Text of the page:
Author: Liz Czukas
Genre: young adult, contemporary
Published: expected December 9 2014
Source: publishers via edelweiss
Top Five Things That Are Ruining Chloe’s Day
5) Working the 6:30 a.m. shift at GoodFoods Market
4) Crashing a cart into a customer’s car right in front of her snarky coworker Sammi
3) Trying to rock the “drowned rat” look after being caught in a snowstorm
2) Making zero progress with her crush, Tyson (see #3)
1) Being accused—along with her fellow teenage employees—of stealing upwards of $10,000
Chloe would rather be anywhere than locked in work jail (aka the break room) with five of her coworkers . . . even if one of them is Tyson. But if they can band together to clear their names, what looks like a total disaster might just make Chloe’s list of Top Ten Best Moments.
My second Liz Czukas novel and my impression remains the same from when I finished her debut, Ask Again Later: this is a woman that knows cute. She knows how to write cute, adorable little romances that make you ship the two people involved. Her brand of books are the best kind of fluffy contemporary YA. They're light, immediately engaging, thoroughly fun, and often quite funny with memorable narrators and fresh scenarios.
I've yet to find any serious issue with this author's characters, but I found the plotting in Top Ten Clues You're Clueless too be a bit thin. The mystery plot concerning Chloe and her friends in particular is weak and easily guessed by the audience. There are a few red herrings given a chance but to anyone paying attention, it's rather obvious both who the culprit is and how the others will figure it out. The romantic plotline, slight as it is for most of the story, manages to be much more inventive and fun, though it is often ignored in favor of focus on the extended group of characters rather than just Tyson/Chloe.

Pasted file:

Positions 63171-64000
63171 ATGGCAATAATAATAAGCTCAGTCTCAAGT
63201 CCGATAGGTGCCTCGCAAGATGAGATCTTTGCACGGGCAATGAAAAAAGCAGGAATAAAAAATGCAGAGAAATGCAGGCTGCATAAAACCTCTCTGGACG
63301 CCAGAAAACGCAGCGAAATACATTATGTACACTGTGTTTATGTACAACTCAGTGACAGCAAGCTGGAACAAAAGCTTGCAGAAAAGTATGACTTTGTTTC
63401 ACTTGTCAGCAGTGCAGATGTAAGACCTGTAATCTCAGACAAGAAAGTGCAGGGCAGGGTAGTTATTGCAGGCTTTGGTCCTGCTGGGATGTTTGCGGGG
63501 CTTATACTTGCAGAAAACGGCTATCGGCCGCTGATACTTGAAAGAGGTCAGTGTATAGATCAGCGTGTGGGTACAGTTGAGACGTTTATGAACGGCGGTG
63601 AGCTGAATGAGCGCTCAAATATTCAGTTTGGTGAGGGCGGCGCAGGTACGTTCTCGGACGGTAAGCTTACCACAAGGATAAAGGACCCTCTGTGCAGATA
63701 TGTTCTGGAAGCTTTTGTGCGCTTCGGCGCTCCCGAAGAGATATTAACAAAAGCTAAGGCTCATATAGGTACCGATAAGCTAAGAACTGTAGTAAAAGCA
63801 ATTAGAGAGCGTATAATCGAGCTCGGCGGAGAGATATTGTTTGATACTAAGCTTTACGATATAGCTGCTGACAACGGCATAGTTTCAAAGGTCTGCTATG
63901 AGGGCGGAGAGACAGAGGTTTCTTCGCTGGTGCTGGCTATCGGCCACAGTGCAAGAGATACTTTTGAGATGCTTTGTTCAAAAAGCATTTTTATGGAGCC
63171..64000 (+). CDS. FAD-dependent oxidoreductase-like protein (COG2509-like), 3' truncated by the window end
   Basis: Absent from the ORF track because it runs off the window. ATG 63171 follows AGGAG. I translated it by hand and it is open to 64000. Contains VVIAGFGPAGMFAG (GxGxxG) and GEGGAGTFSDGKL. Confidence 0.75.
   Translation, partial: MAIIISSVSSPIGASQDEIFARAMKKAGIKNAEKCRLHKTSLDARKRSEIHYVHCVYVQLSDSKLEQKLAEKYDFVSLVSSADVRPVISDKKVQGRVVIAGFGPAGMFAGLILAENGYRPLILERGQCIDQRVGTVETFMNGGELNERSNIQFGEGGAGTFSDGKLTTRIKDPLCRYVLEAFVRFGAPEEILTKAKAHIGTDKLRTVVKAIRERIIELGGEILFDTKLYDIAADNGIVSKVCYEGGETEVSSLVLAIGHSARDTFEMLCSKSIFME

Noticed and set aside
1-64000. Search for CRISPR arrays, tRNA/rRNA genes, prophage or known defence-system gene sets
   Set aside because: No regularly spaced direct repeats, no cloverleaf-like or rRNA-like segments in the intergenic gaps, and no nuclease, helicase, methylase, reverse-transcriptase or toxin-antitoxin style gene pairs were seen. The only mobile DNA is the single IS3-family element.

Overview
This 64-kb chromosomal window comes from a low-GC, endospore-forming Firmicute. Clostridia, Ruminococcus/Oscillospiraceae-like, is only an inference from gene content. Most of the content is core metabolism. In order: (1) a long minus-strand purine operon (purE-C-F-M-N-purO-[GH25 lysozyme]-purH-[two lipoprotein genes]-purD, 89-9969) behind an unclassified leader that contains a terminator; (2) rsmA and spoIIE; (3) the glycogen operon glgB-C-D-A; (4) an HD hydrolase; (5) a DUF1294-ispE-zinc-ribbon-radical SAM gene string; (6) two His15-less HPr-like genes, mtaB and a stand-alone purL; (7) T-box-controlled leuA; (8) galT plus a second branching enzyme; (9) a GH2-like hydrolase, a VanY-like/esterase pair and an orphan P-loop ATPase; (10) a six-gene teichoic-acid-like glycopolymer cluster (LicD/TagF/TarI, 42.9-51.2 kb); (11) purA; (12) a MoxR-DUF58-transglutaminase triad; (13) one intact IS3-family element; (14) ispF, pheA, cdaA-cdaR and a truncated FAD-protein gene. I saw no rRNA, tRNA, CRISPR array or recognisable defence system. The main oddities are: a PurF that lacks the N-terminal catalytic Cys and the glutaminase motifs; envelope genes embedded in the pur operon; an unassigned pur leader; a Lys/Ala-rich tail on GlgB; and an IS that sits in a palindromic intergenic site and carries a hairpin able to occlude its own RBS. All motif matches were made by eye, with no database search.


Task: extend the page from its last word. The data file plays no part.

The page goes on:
Chloe makes for an entertaining POV to read. She's a nice girl, but she's not a perfect person or narrator, as her quirks and awkward moments can show. She can veer a tad silly but she's definitely likeable and dimensional -- she even has a disability. And while Chloe may not be as straight-laced as her fellow character Micah, but she's definitely playing the role of Good Girl in this (as Debby correctly says over at Snuggly Oranges) Breakfast Club-style narrative. And, an added bonus to Top Ten Clues is the diversity present in not just the background characters and Chloe's diabetes, but with the love interest Tyson as well.
Top Ten Clues You're Clueless is another entertaining YA read from Liz Czukas. Similar in tone and style to Ask Again Later, this author is carving out a nice niche and market for herself with her relate-able and diverse cast. Fun, funny, and light, this book is a great companion to Czukas's debut and will surely please current fans and welcome new ones.